Explore a slice of California state history on a new heritage trail below the lake’s surface

Tahoe’s Newest Adventure Is Happening Underwater
David Fenton

You may have experienced the magic of Lake Tahoe on foot or skis, but the newest adventure at the famed lake bordering California and Nevada is one that happens underwater.

This month, Emerald Bay State Park, home to some of the most majestic hiking trails in the area, has begun offering a diving trail that lets you explore underwater sites along the shoreline that date back as far as the early 1900s. While divers have already been able to explore two large barges since 1998, the introduction of the new sites offers an extra historic glimpse into Tahoe’s heyday in the early 20th century. Apart from being the largest known collection of sunken small watercraft still existing in their original location, the Emerald Bay Heritage Trail is also California State Parks’ first underwater historical trail of this kind to open to the public.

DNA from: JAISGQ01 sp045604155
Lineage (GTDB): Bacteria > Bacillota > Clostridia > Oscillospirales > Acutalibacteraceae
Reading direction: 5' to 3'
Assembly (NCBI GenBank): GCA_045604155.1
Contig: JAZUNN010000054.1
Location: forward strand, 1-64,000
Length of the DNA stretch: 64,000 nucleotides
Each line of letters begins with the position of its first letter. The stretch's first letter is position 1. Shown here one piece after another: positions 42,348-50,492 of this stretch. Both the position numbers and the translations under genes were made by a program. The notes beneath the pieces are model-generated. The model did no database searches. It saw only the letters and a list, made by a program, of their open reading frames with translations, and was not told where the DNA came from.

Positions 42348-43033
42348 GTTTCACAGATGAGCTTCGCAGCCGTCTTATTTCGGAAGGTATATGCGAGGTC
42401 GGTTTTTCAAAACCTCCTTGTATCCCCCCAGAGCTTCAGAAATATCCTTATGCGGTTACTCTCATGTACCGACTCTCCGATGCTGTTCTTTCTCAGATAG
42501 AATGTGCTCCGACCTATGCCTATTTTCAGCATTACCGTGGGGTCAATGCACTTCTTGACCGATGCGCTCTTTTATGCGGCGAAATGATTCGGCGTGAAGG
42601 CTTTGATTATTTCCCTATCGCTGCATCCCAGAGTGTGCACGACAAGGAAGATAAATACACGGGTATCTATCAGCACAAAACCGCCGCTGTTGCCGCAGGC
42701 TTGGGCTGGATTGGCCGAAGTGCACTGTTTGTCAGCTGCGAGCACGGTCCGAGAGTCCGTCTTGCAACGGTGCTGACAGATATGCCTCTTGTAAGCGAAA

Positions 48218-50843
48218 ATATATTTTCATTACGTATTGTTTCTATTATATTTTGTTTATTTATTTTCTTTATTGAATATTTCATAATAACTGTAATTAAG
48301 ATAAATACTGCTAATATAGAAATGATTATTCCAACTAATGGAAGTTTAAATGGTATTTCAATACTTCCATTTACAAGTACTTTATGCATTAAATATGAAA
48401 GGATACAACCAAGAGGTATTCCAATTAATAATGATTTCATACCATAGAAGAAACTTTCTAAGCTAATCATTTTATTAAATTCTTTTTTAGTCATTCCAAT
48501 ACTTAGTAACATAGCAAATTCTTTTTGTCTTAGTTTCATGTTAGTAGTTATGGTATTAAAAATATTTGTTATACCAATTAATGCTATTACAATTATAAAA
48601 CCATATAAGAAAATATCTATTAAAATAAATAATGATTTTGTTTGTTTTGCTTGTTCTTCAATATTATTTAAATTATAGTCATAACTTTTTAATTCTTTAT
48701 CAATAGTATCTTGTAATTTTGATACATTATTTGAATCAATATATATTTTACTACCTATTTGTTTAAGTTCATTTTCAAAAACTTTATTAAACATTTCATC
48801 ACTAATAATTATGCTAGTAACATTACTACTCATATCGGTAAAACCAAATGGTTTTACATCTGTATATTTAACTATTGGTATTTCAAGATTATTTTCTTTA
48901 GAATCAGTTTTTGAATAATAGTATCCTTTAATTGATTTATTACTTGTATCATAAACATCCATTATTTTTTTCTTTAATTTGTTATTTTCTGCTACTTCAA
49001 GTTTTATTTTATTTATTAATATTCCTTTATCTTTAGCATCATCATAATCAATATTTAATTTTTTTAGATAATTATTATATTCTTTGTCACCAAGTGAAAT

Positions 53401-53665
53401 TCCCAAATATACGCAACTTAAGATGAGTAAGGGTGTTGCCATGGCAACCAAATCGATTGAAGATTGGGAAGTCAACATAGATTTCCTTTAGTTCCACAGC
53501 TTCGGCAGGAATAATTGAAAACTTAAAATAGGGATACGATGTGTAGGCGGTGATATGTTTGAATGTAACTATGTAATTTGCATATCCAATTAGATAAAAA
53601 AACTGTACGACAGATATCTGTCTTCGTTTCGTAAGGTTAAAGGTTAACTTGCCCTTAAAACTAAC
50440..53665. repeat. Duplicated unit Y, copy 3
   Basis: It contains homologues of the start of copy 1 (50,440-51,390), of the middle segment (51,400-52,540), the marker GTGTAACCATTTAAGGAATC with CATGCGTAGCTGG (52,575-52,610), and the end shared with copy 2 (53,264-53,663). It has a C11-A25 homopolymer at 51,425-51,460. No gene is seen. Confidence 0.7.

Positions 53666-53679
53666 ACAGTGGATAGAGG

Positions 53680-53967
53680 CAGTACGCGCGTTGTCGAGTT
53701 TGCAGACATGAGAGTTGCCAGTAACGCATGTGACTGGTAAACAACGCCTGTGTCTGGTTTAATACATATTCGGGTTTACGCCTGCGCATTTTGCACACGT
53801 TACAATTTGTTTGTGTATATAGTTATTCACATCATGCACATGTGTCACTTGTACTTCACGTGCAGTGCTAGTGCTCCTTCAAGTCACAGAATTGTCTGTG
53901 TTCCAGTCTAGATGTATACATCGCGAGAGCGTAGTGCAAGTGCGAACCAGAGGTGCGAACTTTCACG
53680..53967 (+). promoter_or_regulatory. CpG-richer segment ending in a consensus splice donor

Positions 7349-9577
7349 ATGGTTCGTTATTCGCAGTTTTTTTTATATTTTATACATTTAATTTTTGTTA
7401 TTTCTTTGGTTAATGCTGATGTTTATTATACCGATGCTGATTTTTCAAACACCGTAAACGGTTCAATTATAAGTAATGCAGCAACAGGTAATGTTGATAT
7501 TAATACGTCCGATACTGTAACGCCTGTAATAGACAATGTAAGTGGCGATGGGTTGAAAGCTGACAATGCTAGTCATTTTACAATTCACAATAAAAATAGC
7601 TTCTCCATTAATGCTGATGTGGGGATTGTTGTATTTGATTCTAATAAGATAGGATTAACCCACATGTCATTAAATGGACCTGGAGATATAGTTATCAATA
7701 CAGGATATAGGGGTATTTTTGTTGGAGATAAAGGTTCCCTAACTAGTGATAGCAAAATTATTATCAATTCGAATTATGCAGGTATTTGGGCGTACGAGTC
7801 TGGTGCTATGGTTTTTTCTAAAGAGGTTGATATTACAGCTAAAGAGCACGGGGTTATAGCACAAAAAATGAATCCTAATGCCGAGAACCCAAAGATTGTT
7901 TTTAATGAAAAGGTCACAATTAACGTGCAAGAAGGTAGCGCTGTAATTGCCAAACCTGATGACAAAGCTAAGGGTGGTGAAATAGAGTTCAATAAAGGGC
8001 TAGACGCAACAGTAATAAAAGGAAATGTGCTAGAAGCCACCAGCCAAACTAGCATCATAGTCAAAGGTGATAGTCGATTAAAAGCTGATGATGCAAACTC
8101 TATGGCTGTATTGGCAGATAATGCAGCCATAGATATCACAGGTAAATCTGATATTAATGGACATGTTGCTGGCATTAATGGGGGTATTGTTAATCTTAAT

For their age, the vessels are extremely well-preserved, and underwater interpretive panels mark the new dive sites with information on their history and relevance to the area. Take, for instance, a wooden fishing boat, 35 feet below the surface, a 60-foot-deep hard chine skiff, or the Florence M., which dates back to 1915 and was one of the largest vessels in the fleet of the famed Emerald Bay Resort, carrying curious travelers across the lake.

Like any diving excursion, park officials remind visitors to be prepared and properly trained for lake conditions, given that Tahoe is over 6,000 feet in elevation, and gets pretty darn cold. If you’re looking for a reason to get to Lake Tahoe before the busy winter ski season begins, this just might be it.